Download
Cite as:
Mosquera, G.; Brum, M.; Barros, F.d.V.; Vieira Pompeu, P.; Rodas, M.; Lazo, P.; M&uuml;ller, C.S.; Mulligan, M.; Asbjornses, H.; Moore, G.W. &amp; Oliveira, R.S. (2017): <b>Ecohydrological drivers of Neotropical vegetation in montane ecosystems</b>. <i>Ecohydrology</i> <b>n/a</b>, e1932<br>DOI: <a href="http://dx.doi.org/10.1002/eco.1932" target="_blank">http://dx.doi.org/10.1002/eco.1932</a>.

Resource Description

Title: Ecohydrological drivers of Neotropical vegetation in montane ecosystems
FOR816dw ID: 1705
Publication Date: 2017-12-17
License and Usage Rights: PAK 823-825 data user agreement. (www.tropicalmountainforest.org/dataagreementp3.do)
Resource Owner(s):
Individual: Giovanny Mosquera
Contact:
Individual: Mauro Brum
Contact:
Individual: Fernanda de V. Barros
Contact:
Individual: Patricia Vieira Pompeu
Contact:
Individual: Melissa Rodas
Contact:
Individual: Patricio Lazo
Contact:
Individual: Caroline S. Müller
Contact:
Individual: Mark Mulligan
Contact:
Individual: Heidi Asbjornses
Contact:
Individual: Georgianne W. Moore
Contact:
Individual: Rafael S. Oliveira
Contact:
Abstract:
Montane ecosystems are known for their high numbers of endemic species, unique climate conditions, and wide variety of ecosystem services such as water supply and carbon storage. Although many ecohydrological and climatic studies of montane environments have been carried out in temperate and boreal regions, few have been done in Neotropical regions. Hence, the objective of this review is to synthesize the existing literature on the main factors (biotic and abiotic) that influence vegetation distribution, functional traits, and ecohydrological processes and feedbacks in tropical montane ecosystems and to identify key knowledge gaps. Most of the literature used includes work conducted in Neotropical montane rainforests, cloud forests, and grass/scrublands (e.g., páramos, punas, and campos de altitude/rupestres). Fog is a major cli- matic attribute in tropical montane habitats. We found that fog regimes (frequency and intensity of fog events) influence both water inputs (i.e., canopy interception and foliar water uptake) and outputs (evapotranspiration) and represent an important driver of local species composition, dominance of plant functional types, and ecological functioning. The stability and conservation of tropical montane ecosystems depends on such ecohydrological fluxes, which are sensitive to increases in air temperature and changing precipitation and fog regimes. Furthermore, to better inform effective conservation and restoration strategies, more work is needed to elucidate how key ecohydrological processes are affected by land use conversion to agriculture and pasture lands, as human activities influence the water budgets in Neotropical montane watersheds not only at regional?scales but also globally.<br/> KEYWORDS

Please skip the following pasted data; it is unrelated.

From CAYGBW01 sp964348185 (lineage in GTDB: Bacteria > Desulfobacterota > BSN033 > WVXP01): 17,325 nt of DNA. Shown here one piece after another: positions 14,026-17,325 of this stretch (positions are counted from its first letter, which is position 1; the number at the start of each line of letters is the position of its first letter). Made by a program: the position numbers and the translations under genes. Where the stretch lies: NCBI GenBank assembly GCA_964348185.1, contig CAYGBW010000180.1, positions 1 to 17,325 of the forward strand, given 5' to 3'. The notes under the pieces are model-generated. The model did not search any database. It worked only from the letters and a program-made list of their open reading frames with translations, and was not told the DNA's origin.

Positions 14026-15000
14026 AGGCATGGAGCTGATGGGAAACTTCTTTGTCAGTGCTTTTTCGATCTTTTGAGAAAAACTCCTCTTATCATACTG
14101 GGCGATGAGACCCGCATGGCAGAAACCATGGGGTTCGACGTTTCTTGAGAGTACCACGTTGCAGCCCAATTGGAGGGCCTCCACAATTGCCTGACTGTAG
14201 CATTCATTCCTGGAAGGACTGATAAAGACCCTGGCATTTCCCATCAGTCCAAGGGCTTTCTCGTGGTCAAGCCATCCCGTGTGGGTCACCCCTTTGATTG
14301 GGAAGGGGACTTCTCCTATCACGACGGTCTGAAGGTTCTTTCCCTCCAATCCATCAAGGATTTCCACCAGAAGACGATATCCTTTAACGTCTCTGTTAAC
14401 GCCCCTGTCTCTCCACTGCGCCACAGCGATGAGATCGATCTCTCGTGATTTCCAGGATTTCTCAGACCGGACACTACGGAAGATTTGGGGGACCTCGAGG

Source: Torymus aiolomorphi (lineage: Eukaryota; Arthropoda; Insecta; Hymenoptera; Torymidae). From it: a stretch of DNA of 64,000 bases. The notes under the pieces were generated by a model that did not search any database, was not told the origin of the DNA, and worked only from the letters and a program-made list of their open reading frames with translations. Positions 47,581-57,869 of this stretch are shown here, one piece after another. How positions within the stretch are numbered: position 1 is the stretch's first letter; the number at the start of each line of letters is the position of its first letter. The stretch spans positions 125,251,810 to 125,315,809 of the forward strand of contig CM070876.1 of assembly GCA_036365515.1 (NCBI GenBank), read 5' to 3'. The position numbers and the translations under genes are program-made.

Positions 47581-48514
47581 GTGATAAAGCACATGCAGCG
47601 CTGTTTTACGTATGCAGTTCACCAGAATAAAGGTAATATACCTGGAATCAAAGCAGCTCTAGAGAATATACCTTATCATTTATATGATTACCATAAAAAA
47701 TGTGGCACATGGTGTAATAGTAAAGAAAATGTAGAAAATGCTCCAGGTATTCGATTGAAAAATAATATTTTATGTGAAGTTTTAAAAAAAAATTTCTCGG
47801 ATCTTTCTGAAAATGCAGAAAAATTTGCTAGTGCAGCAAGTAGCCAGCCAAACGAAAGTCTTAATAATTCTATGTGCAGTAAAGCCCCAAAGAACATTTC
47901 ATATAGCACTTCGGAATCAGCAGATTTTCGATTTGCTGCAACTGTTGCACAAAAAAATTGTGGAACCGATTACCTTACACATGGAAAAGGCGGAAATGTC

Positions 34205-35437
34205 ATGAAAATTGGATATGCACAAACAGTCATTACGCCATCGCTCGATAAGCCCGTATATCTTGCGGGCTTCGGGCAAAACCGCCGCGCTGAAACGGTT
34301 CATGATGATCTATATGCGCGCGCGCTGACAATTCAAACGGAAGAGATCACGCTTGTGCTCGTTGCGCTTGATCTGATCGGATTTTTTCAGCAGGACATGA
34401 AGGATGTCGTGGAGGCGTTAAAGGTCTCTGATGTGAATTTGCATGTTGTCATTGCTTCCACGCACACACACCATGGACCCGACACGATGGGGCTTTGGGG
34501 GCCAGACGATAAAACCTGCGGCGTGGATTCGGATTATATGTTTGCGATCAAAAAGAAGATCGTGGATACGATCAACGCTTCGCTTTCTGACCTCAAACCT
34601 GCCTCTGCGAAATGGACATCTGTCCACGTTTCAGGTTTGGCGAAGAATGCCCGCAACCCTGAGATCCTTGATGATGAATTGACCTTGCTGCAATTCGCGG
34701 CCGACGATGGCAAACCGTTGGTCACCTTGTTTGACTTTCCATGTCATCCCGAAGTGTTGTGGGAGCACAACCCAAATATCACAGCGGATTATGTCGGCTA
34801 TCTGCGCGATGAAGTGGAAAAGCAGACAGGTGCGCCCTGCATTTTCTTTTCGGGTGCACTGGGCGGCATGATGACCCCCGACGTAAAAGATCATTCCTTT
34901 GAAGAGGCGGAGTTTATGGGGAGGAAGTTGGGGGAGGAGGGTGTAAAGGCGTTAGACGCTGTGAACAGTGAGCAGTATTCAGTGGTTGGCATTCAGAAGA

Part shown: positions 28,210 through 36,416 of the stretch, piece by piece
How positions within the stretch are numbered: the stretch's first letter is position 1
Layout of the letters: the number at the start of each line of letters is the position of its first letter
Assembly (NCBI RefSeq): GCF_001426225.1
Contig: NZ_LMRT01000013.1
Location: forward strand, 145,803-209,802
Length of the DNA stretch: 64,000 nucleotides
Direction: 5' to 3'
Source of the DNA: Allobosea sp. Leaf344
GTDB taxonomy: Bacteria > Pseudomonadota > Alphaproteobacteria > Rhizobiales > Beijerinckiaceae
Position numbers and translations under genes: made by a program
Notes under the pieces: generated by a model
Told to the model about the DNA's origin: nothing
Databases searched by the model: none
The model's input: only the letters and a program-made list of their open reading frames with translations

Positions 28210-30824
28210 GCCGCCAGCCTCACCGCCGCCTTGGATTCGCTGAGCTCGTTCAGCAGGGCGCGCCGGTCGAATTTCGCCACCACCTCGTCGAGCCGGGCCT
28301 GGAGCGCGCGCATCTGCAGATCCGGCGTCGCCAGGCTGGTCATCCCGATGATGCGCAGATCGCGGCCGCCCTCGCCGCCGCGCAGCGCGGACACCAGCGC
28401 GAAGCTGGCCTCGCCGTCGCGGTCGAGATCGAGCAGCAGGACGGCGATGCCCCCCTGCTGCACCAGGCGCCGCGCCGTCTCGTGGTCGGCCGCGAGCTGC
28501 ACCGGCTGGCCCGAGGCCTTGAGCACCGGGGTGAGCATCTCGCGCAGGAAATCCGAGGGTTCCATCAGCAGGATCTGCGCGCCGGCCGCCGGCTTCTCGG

Keywords:
| ecosystem services | grassland | fog | montane rain forest | water and carbon budgets |
Literature type specific fields:
ARTICLE
Journal: Ecohydrology
Volume: n/a
Page Range: e1932
ISSN: 19360584
Metadata Provider:
Individual: Giovanny Mosquera
Contact:
Online Distribution:
Download File: http://www.lcrs.de/publications.do?citid=1705


Quick search

  • Publications:
  • Datasets: